Friday, April 3, 2009

Wine Terminology

Getting Down to Basics with Basic Wine Terms

Author: Phillip Wainwright

There are some basic wine terms that everyone should know before choosing wine to buy or drink. Like most industries, there are certain words which are used as a matter of standard practice. It is important to understand the terms so you know exactly what the wine description is telling your or so you can describe the wine appropriately.

Speaking the Language of Wine

Every industry has its own language. The language has developed over many years and each word has a very distinct meaning. In the world of wine, only certain words can accurately describe a wine or an impression after drinking a wine.


Acidity refers to the acid taste the wine has which is in reference to the sharpness of the wine taste.


Aroma is a term used to describe how the wine smells (or ‘bouquet’). The aroma a wine has is related to the type of grape or botanical used to make the wine. For example, a wine may have a flowery aroma or an earthy aroma.


The term ‘balance’ in the world of wine alludes to how the many qualities of the wine blend together without any single quality overwhelming the others. It can also be used to define the pairing of the wine with food. Balance is another word for the harmony of the various wine elements.

Body (Weight)

The body or weight of the wine is the texture you feel on your tongue or in your mouth while drinking the wine.


When you let wine breathe, it means you are exposing the air to oxygen. For example, when you open a bottle of wine, the air mixes with the wine.


The term decant can mean one of two things. It refers to pouring the wine out of the bottle into a different container. It can also refer to pouring the wine slowly so the sediment is not disturbed. In the first case you are allowing the wine to breathe and in the second case you are preserving the clarity.


Dry wine is wine that has very little sugar in it. A dry wine may be mildly sweet or not sweet at all.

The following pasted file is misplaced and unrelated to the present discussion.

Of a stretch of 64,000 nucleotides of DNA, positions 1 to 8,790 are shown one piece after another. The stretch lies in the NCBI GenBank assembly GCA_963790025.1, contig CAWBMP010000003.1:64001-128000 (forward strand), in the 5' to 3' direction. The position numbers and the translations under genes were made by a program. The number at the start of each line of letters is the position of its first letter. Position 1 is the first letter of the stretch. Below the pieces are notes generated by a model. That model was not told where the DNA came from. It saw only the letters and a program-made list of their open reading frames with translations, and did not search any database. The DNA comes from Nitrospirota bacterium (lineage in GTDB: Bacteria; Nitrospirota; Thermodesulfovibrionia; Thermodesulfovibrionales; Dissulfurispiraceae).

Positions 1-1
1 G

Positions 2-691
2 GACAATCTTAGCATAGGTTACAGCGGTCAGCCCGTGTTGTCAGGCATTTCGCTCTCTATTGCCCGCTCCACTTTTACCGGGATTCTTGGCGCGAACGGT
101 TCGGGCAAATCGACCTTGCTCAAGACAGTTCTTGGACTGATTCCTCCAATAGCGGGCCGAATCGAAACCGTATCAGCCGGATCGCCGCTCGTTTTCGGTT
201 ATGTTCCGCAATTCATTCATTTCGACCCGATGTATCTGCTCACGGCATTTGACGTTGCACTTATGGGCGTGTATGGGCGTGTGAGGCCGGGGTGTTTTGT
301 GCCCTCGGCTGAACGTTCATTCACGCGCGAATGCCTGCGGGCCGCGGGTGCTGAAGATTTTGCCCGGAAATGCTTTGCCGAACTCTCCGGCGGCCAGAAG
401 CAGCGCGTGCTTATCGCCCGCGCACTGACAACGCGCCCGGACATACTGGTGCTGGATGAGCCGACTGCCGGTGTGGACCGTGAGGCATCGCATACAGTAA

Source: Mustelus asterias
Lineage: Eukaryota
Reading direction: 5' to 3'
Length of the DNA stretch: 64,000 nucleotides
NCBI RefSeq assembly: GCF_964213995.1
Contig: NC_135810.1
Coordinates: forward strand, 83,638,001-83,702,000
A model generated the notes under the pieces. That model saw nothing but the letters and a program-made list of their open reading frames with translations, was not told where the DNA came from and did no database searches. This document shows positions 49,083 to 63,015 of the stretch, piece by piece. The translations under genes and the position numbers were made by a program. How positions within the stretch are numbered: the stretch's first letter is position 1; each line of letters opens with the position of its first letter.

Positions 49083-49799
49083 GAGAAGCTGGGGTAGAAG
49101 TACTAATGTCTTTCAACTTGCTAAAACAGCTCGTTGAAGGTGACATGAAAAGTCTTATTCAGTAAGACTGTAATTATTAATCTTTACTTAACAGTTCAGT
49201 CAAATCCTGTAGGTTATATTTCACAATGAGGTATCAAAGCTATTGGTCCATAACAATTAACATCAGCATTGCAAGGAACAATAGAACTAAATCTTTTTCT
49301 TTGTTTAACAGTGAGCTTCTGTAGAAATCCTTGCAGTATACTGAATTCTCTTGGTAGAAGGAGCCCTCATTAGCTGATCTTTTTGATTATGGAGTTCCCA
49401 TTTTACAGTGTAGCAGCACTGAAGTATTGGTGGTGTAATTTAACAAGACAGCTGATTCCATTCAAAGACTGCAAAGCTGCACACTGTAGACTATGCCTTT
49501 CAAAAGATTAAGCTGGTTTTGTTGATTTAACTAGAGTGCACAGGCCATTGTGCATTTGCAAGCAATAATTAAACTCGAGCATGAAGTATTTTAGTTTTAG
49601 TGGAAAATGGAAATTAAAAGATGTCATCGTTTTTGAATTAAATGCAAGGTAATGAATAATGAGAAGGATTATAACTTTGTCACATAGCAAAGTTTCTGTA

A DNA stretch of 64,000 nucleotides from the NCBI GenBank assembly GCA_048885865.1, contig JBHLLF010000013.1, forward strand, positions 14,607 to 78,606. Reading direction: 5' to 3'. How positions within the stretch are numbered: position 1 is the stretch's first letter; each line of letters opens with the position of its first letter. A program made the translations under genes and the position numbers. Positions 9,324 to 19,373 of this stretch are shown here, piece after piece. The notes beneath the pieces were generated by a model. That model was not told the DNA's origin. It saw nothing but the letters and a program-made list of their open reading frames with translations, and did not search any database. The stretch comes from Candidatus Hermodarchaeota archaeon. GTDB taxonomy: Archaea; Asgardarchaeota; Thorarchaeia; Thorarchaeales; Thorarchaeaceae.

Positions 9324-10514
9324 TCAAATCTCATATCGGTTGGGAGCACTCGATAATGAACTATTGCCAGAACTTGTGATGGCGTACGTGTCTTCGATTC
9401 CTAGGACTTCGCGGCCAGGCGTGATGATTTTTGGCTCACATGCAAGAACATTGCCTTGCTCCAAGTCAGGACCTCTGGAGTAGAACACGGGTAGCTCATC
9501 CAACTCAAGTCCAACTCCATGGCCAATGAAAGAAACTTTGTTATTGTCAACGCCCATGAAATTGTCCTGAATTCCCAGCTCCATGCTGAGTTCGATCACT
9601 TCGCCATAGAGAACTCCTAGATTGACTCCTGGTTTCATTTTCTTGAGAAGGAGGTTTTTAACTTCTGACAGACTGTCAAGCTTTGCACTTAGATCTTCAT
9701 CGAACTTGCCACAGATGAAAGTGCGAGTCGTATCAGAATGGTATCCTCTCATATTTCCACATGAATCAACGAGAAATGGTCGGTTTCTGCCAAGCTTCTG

Fermentation is the process during which the crushed grapes are combined with yeast so the grape sugar turns into alcohol.


The finish of wine is the last impression the wine leaves as you swallow. You may describe a finish as smooth or harsh.

Fortified Wine

Fortified wine is wine that has had other alcoholic spirits added. It may contain brandy for example and it usually contains higher alcohol content than unfortified wine.


A full-bodied wine is one which makes the taste buds feel an intense flavor and can even feel heavy or thick.


A harsh wine is a biting wine that leaves an unpleasant taste in the mouth. It is a wine that has too much acid or too much tannin in it.


The palate actually refers to the roof of the mouth and it is where the wine first hits before inundating the taste buds on the tongue.


Sediment is the remnant of the grapes or even yeast used in the production process. In high quality wines sediment is kept to a minimum.


Tannin is a substance found naturally in the grape seeds and stems. Tannins can make a wine taste very dry or bitter unless properly managed by the winemaker. Tannins can cause the mouth to pucker. Over time, as wine ages, tannins will mellow.


A wine labeled as varietal is one made with a dominant grape variety. The name of the wine usually indicates the name of the varietal grape. This makes it easy to read a wine label and identify the varietal grape.


The vintage is the year the grape was harvested.